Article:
They say guns are dangerous but
in all my years I haven’t found anything
more dangerous than teeth and
nails, powered by muscles,
every square inch of those pure
white teeth a driving stopper,
three hundred pounds
of force behind it.
Really nothing more than
claws we’re too civilized to call their true names.
My nails are narrow and flat, spotted
with purple nail polish, chewed off
by fear and chemicals, but I know a girl
with fingernails so long and sharp she
really could scratch your eyes out,
she’ll scratch your eyes out, kid. She’s a maneater.
She paints them a deep, sparkling red,
the red I imagined my liver to be before
I knew the truth of it. There’s nothing magical
buried deep in the human body.
No soul, no divine inspiration, just
a lot of mess. Order, severe and certain,
on a molecular level, but you’d never know it
by just looking. That old myth is wrong;
you don’t lose weight from your soul
departing after you die. If your soul does
go anywhere it doesn’t have any
baggage with it. It takes up exactly
as much space as it wants to
and nothing more.
Imagine this: stored in your bones are the trace
imprints of every single thing you’ve ever
done, right and wrong. Every memory
you thought your brain had lost. Every night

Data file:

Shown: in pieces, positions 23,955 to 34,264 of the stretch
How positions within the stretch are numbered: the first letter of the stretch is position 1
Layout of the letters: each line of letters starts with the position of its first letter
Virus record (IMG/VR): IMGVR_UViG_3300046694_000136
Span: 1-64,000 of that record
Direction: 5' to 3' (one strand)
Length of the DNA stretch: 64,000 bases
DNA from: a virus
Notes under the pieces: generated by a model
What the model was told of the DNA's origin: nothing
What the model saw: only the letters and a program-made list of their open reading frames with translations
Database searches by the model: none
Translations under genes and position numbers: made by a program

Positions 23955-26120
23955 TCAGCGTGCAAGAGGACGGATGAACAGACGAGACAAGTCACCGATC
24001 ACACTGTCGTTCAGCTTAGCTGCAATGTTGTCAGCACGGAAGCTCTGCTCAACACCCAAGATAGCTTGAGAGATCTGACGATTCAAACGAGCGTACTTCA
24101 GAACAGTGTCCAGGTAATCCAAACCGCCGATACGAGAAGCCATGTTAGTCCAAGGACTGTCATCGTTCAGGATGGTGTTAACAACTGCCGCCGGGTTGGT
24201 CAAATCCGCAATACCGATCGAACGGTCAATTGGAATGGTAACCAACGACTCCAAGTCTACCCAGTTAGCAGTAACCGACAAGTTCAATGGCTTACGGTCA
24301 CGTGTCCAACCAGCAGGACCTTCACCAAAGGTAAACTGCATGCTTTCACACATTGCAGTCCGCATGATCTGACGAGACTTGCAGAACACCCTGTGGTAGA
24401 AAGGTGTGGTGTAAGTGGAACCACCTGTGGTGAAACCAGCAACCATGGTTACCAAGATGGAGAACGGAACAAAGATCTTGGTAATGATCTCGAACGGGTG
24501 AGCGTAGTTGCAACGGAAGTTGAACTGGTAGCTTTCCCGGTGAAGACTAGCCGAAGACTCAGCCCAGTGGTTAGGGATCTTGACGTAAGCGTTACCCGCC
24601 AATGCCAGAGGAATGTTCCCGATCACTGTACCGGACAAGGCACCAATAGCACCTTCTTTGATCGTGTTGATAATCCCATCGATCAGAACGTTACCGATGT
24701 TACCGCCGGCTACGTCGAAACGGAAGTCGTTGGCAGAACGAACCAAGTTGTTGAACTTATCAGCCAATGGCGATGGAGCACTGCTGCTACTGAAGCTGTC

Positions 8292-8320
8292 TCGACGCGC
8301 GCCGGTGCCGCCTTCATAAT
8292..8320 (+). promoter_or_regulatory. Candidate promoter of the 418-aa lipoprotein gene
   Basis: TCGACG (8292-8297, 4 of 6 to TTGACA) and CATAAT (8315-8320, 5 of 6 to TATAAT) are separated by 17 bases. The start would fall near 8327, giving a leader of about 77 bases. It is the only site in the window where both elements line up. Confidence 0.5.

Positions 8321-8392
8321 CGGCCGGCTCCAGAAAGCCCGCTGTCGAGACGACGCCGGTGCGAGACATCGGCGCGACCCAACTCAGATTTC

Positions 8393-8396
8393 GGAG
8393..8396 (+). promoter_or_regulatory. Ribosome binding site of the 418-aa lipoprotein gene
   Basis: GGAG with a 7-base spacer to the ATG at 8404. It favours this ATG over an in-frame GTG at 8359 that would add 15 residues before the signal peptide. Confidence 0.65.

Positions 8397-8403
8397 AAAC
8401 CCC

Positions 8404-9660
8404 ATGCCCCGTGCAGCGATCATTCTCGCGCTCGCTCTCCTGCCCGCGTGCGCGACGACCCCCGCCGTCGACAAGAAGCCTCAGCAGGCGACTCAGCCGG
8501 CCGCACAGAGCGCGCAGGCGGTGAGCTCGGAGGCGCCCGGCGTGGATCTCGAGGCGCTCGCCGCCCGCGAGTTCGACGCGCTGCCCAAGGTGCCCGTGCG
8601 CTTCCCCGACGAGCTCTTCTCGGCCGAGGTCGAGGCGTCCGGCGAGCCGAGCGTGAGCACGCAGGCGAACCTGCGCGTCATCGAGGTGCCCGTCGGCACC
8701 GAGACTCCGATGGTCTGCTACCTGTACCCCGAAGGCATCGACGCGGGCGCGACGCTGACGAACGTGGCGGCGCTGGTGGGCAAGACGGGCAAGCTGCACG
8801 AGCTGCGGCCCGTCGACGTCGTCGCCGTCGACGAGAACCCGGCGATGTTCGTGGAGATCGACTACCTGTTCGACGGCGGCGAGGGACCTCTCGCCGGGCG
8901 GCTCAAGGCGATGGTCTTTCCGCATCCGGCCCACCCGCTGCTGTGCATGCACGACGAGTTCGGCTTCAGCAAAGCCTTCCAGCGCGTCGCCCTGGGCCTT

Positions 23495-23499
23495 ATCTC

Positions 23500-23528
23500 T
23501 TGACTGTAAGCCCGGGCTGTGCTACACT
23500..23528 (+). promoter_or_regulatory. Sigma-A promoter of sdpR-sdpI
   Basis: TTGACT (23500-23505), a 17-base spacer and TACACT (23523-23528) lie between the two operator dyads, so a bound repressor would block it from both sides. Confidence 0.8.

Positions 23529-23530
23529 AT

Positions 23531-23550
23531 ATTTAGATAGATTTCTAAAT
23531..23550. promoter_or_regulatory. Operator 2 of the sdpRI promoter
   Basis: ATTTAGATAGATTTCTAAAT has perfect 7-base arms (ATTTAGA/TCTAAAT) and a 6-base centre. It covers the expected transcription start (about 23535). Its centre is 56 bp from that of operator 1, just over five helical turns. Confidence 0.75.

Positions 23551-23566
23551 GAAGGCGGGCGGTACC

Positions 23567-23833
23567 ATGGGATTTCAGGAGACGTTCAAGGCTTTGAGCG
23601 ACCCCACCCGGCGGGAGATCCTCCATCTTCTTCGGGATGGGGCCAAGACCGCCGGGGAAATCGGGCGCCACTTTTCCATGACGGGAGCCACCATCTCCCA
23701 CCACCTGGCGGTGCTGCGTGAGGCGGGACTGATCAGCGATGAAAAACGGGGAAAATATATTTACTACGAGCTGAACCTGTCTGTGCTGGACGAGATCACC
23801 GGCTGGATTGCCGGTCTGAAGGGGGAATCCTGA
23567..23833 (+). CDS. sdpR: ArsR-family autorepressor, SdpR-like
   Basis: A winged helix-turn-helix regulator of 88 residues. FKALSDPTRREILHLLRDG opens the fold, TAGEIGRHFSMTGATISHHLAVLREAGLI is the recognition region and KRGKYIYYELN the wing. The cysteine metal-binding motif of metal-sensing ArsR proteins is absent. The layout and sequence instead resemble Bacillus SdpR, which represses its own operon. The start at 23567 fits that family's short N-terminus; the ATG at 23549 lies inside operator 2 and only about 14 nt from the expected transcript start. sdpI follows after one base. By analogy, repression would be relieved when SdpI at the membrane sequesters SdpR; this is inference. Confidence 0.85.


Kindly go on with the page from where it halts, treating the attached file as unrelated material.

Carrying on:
spent drinking, every morning spent dozing
over a bowl of milk and dissociated grains.
And if you ever think someone has forgotten
you, you shouldn’t worry because you’re
in their bones, too.
People were meant to remember, not to forget
and that includes you. You are
the body, the soul, and the Holy
Spirit, and as much as you want to leave,
to catch an airplane to Korea or
the Congo and never look back,
you can’t leave. I learned this from a
college interviewer who said he had spent
twenty years in south Texas but finally
moved back to the desert.
So don’t worry,
he told my dad, they always come back.
I haven’t yet come back to the desert but
that doesn’t mean I ever left. At this point
I am half mold half dust, half East Coast
and half West. But I am still as sparkling
and red as the day I was born,
my fingernails still clean, my teeth –
all twenty-eight of them, or twenty-seven
if you don’t count the one that’s chipped –
still my own. Take care of your teeth, my
dentist said, you might need them to chew
out of a trap one day.
But I wasn’t meant to chew; I was meant to bite.